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12 Lessons to Good First Impressions


Guest articles > 12 Lessons to Good First Impressions


by: Niall Devitt


Within the first few seconds of any encounter you are evaluated by the prospect. Your appearance, demeanour and body language all contribute to quickly create a first impression. This judgement happens primarily on a subconscious level and once made is extremely difficult to reverse. The prospect’s subconscious is asking the question “can I trust this person”. Follow these twelve key lessons and learn to influence this judgement in a positive way helping you to make a great first impression.

Lesson Number 1: Do your research

Do your homework, who are the key people? What are the products? Who are their customers? Are there any big plans for the future? Today you can use the Internet to get lots of information about the prospect but its also always worth ringing ahead a few days in advance to gather any relevant insight.

Lesson Number 2: Get focused

So the baby was sick and traffic is awful. Take a deep breath, leave your troubles behind and ensure that your focus is entirely set on the meeting.

Lesson Number 3: Good time keeping

Plan for unforeseen events like traffic etc and aim to get there with time to spare. Lateness is one sure fire way of killing off any chance of a good first impression.

Lesson Number 4: Be Confident

Expect to do business and your words, tone and body language will send out all the right signals. Successful people give off a successful image so even when you are having a bad month, approach every new business encounter in an open and confidant manner.

Lesson Number 5: Dress to Impress

This is the first visual clue that the prospect gets and making an extra effort will pay dividends. As far as the prospect is concerned If you look sharper than the competition changes are you are sharper then the competition.

Lesson Number 6: Keep an open stance

Ensure that your stance is open particularly during introductions. Try to be aware of giving any negative of defensive subconscious gestures such as folding of arms, putting point of sale materials in front of your torso etc.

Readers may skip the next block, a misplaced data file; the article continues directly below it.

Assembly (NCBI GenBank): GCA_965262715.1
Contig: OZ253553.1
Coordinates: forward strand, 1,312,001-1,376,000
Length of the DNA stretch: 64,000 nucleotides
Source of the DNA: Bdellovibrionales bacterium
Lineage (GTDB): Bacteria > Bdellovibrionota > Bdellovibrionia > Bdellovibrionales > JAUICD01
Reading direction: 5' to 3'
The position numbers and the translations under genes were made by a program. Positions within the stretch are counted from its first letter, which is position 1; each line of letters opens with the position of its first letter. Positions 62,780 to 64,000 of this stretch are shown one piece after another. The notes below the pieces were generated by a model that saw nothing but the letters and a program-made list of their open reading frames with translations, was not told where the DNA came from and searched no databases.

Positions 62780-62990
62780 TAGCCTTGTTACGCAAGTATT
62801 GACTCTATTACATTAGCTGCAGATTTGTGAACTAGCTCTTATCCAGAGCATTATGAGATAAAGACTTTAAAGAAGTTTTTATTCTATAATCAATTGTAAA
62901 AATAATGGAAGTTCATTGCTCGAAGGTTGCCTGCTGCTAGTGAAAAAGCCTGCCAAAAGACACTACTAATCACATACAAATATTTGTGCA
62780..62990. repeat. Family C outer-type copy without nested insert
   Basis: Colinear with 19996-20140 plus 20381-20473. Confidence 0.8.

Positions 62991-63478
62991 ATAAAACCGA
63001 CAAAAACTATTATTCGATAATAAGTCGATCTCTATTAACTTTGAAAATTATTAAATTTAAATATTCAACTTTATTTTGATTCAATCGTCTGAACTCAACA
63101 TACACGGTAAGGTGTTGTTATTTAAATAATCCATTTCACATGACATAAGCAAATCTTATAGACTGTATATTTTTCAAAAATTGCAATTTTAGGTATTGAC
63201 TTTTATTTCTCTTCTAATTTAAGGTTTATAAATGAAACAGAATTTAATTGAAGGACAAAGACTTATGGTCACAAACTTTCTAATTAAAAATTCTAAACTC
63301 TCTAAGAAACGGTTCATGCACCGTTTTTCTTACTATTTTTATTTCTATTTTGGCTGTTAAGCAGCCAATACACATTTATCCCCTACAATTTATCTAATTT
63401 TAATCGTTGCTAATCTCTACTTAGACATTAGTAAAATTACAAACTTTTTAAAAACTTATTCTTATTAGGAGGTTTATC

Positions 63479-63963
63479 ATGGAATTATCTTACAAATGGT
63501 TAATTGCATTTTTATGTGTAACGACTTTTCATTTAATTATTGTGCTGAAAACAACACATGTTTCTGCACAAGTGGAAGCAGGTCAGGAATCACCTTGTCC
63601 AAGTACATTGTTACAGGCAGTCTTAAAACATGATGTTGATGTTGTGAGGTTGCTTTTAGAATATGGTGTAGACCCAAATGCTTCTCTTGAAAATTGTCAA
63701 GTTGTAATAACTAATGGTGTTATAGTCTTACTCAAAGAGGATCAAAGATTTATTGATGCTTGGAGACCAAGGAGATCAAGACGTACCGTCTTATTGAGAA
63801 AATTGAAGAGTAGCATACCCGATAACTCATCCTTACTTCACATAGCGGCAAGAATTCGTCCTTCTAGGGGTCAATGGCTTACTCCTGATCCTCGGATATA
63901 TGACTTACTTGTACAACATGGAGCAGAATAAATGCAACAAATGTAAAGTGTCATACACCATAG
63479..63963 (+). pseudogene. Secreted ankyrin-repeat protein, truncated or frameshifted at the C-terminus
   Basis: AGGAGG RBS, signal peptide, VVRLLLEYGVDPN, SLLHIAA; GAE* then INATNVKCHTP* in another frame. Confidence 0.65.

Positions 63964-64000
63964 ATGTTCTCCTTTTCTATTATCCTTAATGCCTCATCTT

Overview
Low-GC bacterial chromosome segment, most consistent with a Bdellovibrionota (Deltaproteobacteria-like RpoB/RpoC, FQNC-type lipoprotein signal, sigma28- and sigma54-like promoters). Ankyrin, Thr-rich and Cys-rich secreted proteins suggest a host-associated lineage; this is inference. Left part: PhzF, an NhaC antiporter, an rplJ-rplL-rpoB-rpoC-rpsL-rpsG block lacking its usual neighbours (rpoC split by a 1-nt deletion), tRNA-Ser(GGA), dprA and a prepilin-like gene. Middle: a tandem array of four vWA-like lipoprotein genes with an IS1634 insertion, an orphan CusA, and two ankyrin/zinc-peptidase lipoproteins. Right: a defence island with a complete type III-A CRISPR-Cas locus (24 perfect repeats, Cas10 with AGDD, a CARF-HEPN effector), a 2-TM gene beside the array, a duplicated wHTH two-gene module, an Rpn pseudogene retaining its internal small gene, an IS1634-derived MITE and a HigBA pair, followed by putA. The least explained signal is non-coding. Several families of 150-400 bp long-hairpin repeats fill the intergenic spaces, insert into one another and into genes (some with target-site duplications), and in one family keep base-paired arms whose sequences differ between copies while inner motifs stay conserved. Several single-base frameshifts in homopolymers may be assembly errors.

Lesson Number 7: Smile, smile, smile

The most powerful subconscious tool you have at your disposal is your smile so use it. When you smile at someone, they will smile back and start to relax in your company. Remember, smiling is infectious.

Lesson Number 8: Always offer a firm handshake

A firm handshake helps to imply that you are a confidence and honest person. A loose weak handshake says don’t trust me, I got something to hide.

Lesson Number 9: Keep good eye contact

Ensure that you keep eye contact when addressing someone and when they are talking to you. Good eye contact says, you can trust me, I’m interested in what you have say because its also important to me.

Lesson Number 10: Slow down introductions

When you are introduced, slow down the process taking time to remember the names and positions of the people that are been introduced. We generally tend to rush through introductions and later find we cant remember the names and positions of the people we have just been introduced to.

Lesson Number 11: Use first names.

Once the introductions are over, use people’s first names when addressing your audience or asking questions. This helps to quickly build trust with prospects.

Lesson Number 12: Be an obvious listener

Good listening skills require concentration, focus and effort. Let them see that your attention is directly focused on him or her through use of eye contact, nodding and by avoiding any mental distractions.


The ability to create a good first impression is a potent skill in any business encounter but unfortunately is often not considered important. As with any skill worth mastering, it requires planning, practice and thought and while a good first impression can help overcome later difficulties or objections, a bad first impression is virtually impossible to reverse which effectively means you lose any opportunity to do business before you even start the business meeting.


Niall Devitt is a training consultant and business mentor. With over a decade of experience working as senior sales manager and trainer for some of Ireland’s top companies his expertise lies in creating and implementing performance driven sales programmes. Niall is regularly asked to contribute business articles and his advice has been published through the Irish National Press and broadcast on Radio. Visit his blog on business know-how at

Contributor: Niall Devitt

Published here on: 02-May-08

Classification: Sales, Communication


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